Pecan Wheat Bread
Pecan Wheat Bread
Have you ever noticed whole wheat bread's magical transformation in the toaster? Now, you may be a fan of whole wheat bread au naturel, sliced from the loaf and made into a sandwich, or eaten plain. But if you're lukewarm about plain whole wheat bread, try it toasted -- what a difference! The naturally sweet, nutty flavor of the wheat is brought out by the toaster's heat, and the aroma as well as the taste of whole wheat toast brings home once again why wheat is the world's second most popular grain (rice earning top honors). A brunch array of toasts -- whole wheat, oatmeal and cinnamon -- will bring out the appetite in even the pickiest breakfast eater.
- 2 1/2 teaspoons instant yeast
- 1 cup + 6 tablespoons water
- 1/4 cup dark brown sugar
- 2 Tablespoons butter
- 2 1/2 cups King Arthur Special For Machines Bread Flour
- 1 cup King Arthur 100% White Whole Wheat Flour
- 1 1/4 teaspoons salt
- 1 cup pecan meal or 1 cup walnuts chopped
- Manual/Mixer Method:
In a medium-sized mixing bowl, or the bowl of your electric mixer, combine all of the ingredients. Stir the mixture together, using your hands, a spoon, or your mixer, till the dough forms a shaggy mass that begins to pull away from the sides of the bowl.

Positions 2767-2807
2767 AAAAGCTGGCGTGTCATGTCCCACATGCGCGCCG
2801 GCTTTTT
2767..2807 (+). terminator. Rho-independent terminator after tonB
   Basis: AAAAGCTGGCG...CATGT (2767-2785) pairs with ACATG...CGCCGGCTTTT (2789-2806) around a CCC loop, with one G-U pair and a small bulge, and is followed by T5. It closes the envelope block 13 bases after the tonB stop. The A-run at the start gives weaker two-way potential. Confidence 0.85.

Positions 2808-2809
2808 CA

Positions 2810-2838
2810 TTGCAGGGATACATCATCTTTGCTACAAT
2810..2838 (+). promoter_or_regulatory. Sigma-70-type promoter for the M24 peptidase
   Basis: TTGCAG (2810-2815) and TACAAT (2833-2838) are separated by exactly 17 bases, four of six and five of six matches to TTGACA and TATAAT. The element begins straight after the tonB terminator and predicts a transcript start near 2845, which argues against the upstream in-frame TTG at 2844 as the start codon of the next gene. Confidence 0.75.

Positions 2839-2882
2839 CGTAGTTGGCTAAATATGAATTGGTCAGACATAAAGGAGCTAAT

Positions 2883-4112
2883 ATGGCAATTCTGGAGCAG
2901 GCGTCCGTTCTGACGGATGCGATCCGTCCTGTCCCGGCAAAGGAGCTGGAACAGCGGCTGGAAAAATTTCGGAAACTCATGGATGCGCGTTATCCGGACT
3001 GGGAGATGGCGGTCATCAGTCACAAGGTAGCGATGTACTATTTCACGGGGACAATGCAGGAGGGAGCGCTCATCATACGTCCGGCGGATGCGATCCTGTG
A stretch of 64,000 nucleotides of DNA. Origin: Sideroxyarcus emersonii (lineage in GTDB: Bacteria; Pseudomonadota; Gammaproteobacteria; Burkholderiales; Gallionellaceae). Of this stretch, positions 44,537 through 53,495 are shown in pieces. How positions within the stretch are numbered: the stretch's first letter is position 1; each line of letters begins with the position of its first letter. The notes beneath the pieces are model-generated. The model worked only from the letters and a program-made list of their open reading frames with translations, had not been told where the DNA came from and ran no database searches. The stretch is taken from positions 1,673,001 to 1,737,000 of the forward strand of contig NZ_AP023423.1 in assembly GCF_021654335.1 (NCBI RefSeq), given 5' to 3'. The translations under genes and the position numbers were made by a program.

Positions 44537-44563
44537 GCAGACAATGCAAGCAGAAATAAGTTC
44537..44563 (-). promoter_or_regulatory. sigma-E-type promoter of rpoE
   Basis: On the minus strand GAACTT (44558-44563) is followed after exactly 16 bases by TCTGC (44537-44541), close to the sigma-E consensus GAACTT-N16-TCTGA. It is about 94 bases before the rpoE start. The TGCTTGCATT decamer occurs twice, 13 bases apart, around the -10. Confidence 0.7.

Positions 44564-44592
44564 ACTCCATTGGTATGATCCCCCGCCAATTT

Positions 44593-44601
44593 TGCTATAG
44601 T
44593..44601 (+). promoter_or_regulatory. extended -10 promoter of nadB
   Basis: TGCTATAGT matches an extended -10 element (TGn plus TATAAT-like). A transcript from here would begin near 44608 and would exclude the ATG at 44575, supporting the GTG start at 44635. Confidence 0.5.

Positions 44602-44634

Knead the dough, by hand or mixer, for about 10 minutes, till it's become smooth. Transfer it to a lightly oiled bowl, turning to coat all sides. Cover the bowl, and allow the dough to rise until doubled in bulk, at least 1 hour.
Bread Machine Method:
Place all of the ingredients into the pan of your bread machine. Program the machine for manual or dough, and press Start. Examine the dough about midway through the kneading cycle; it should be stiff but smooth, not gnarly. Adjust the consistency with additional water or bread flour, as needed. Allow the machine to complete its cycle.
Transfer the dough to a lightly oiled work surface, shape it into a log, and place it in a lightly greased 8 1/2 x 4 1/2-inch or 9 x 5-inch loaf pan. If you use the smaller pan, the bread will rise very high and a bit outwards, forming a slight "mushroom" shape. Using the larger pan will yield a loaf that's shorter and wider. Tent the dough with lightly greased plastic wrap, or with a dough rising cover, and allow it to rise till it's crowned about 1 inch over the rim of the smaller pan, or has just cleared the rim of the larger pan, about 45 minutes.
Bake the bread in a preheated 350°F oven for 35 to 40 minutes, tenting it with aluminum foil for the final 15 minutes. The interior temperature of the finished loaf should register 190°F on an instant-read thermometer. Remove the bread from the oven, remove it from the pan, and place it on a wire rack to cool. While the bread is hot, lightly brush it with butter or margarine, or spray it with butter-flavored pan spray; this will keep the crust soft and give it a nice satiny shine.